ChrisKil
Newly Registered
Posts: 3
Joined: Fri Jun 04, 2010 2:25 am
Location: Louisiana

Good or Bad Bug?

This is a small brown insect with a fluffy white puff on one end. It's fairly slow moving in general, but easily escapes being squashed by hand. I found it on a new cutting I brought home.

Photo: [img]https://christopherkilpatrick.com/graphics/bug/bug-id.jpg[/img]
Chris

User avatar
engineeredgarden
Green Thumb
Posts: 426
Joined: Thu May 13, 2010 3:51 pm
Location: NW Alabama

Never seen that bug before, and I thought i'd seen them all. What is the host plant? That will probably narrow down the possibilities.

EG

ChrisKil
Newly Registered
Posts: 3
Joined: Fri Jun 04, 2010 2:25 am
Location: Louisiana

I think it started on some lantana cuttings. I picked up a piece of white fuzz yesterday and it jumped away and was lost. Today I saw the insect in the picture on some blue bonnets I have growing in a cup. I assume they are the same bug.
Chris

User avatar
Kisal
Mod Emeritus
Posts: 7648
Joined: Tue Jun 24, 2008 5:04 am
Location: Oregon

That is the nymph of Acanalonia bivittata, a species of planthopper. Bad guys. They suck the sap of your plants. You can see images of the adults at this link:

https://www.cirrusimage.com/homoptera_planthopper_Acanalonia.htm

Acanalonia bivittata nymph
[img]https://www.cirrusimage.com/homoptera/woolly_something.jpg[/img]
"Isn't it enough to see that a garden is beautiful without having to believe that there are fairies at the bottom of it too?" - Douglas Adams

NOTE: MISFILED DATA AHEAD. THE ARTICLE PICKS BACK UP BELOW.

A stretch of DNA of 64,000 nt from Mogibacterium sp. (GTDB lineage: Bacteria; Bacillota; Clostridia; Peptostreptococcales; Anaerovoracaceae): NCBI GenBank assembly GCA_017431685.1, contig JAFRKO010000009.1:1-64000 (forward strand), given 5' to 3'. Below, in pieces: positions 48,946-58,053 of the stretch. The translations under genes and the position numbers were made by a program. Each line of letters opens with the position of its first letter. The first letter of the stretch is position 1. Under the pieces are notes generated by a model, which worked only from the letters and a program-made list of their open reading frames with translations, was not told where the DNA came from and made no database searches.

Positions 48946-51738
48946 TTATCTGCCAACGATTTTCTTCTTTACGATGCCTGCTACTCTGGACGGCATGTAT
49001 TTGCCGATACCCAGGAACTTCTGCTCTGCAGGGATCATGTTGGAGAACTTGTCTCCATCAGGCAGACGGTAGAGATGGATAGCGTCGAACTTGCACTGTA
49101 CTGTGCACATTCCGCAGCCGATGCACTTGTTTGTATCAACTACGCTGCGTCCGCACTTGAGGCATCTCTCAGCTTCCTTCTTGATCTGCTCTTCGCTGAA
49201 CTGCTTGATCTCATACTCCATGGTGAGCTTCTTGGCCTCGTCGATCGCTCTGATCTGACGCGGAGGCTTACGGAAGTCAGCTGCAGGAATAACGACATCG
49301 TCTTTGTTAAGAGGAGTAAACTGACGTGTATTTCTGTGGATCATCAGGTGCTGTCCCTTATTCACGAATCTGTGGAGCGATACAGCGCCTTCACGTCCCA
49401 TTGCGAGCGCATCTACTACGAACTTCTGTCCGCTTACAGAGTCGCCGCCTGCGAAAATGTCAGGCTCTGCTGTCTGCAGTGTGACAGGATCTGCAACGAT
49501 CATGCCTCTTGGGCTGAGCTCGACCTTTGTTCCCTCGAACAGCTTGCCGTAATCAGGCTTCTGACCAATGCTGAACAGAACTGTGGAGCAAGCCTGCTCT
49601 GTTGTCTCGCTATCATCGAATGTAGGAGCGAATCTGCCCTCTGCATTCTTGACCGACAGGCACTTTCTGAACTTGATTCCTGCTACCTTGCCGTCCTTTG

Toil
Greener Thumb
Posts: 803
Joined: Tue Jan 05, 2010 9:18 pm
Location: drifting, unmoored

Hey why don't we go through the IPM steps? It's not an
"organic" thing, but if more "organic" people thought this way. we would have more beneficials and balance.

1)set action thresholds - we skipped this on the thread, doesn't mean you did
2)Monitor and Identify pests
3)Prevention
4)control


I think it would be really cool to go through those steps and talk about it. If you want to, that is.
There's something new growing in the Helpful Gardener Forum! Become a part of it here!

ChrisKil
Newly Registered
Posts: 3
Joined: Fri Jun 04, 2010 2:25 am
Location: Louisiana

Kisal, Thanks for the ID.

Toil, I don't really know what you are talking about. I skimmed the posting guidelines. Please clarify if you're saying my topic/question didn't fit in the category or follow the general posting guidelines, etc.

I periodically run across insect that I can't identify, so I don't know if I need to control them in the first place (organically or otherwise).
Chris

User avatar
Kisal
Mod Emeritus
Posts: 7648
Joined: Tue Jun 24, 2008 5:04 am
Location: Oregon

Chris, IPM stands for Integrated Pest Management. It's just a formalized way of saying that not every bug in the garden has to be eradicated. There's no problem with your post. :)
"Isn't it enough to see that a garden is beautiful without having to believe that there are fairies at the bottom of it too?" - Douglas Adams

St. Louis gardener
Cool Member
Posts: 85
Joined: Fri Jul 24, 2009 6:01 pm
Location: St. Louis, Missouri

Hi all. I am in eastern Missouri, and have had the same insect in my gardens for several years. I think it likes euonymous, because both my neighbors have that growing on their sides of our shared fence, and in the past the vines were badly infested. This year I have seen this insect -- as well as a tiny, all-white variation that camouflages itself in the white silky web it leaves behind on the stems -- on my phlox, Ozark sundrops, coneflowers, potatoes and cukes. I have found that coming at them from both sides with open palms and squashing them against the stem they are on works better than trying to pick them off since they move very fast and hop quite far.

I have been vigilent this year about monitoring them and I believe I have a mild infestation. Given that, how can I control the ones I have this year (I will be going back to work full time soon, and will not be able to spend as much time in the garden as I do now), and prevent too much damage in future years?

Hope these are appropriate questions. Thanks for the ID, anyway.

Return to “Organic Insect and Plant Disease Control”